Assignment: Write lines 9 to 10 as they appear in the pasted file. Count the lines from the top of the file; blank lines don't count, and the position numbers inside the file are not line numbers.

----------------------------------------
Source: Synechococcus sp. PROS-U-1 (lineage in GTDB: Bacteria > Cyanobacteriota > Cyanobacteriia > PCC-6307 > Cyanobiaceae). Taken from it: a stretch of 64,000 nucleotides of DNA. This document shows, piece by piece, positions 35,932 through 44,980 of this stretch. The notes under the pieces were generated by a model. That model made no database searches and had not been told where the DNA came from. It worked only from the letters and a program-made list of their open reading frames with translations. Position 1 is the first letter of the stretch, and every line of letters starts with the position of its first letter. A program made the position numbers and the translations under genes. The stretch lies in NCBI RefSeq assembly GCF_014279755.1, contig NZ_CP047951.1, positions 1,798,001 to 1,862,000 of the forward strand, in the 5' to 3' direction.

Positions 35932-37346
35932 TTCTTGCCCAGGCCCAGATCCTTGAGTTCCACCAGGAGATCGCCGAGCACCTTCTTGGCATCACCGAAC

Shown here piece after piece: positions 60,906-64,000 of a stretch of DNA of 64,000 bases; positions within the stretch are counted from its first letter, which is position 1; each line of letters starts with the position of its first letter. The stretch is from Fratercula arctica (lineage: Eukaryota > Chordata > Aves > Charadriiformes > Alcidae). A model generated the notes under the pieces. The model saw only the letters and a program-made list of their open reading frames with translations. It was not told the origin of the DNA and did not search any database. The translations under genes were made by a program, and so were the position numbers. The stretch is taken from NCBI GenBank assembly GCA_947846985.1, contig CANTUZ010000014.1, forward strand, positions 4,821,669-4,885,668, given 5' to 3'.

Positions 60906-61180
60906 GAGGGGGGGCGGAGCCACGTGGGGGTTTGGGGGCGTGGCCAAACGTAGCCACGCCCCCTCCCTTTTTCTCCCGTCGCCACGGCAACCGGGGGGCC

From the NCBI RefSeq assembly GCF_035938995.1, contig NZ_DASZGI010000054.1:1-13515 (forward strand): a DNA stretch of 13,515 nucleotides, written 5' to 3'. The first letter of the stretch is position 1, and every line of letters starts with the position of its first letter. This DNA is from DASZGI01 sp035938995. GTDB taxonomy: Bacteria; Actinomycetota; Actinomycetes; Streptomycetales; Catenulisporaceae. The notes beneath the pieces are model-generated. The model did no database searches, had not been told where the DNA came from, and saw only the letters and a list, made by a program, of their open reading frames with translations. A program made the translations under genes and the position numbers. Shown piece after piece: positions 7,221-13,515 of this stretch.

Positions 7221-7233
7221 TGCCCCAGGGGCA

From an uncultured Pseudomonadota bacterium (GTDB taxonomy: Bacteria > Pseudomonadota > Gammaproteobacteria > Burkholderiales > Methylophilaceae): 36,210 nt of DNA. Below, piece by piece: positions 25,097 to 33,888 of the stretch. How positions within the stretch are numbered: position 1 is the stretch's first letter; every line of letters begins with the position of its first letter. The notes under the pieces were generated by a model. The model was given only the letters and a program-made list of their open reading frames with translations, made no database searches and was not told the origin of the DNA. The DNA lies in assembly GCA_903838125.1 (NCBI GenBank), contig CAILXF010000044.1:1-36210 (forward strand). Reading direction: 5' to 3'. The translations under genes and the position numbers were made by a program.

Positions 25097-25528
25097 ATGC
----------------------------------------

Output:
7221 TGCCCCAGGGGCA

From an uncultured Pseudomonadota bacterium (GTDB taxonomy: Bacteria > Pseudomonadota > Gammaproteobacteria > Burkholderiales > Methylophilaceae): 36,210 nt of DNA. Below, piece by piece: positions 25,097 to 33,888 of the stretch. How positions within the stretch are numbered: position 1 is the stretch's first letter; every line of letters begins with the position of its first letter. The notes under the pieces were generated by a model. The model was given only the letters and a program-made list of their open reading frames with translations, made no database searches and was not told the origin of the DNA. The DNA lies in assembly GCA_903838125.1 (NCBI GenBank), contig CAILXF010000044.1:1-36210 (forward strand). Reading direction: 5' to 3'. The translations under genes and the position numbers were made by a program.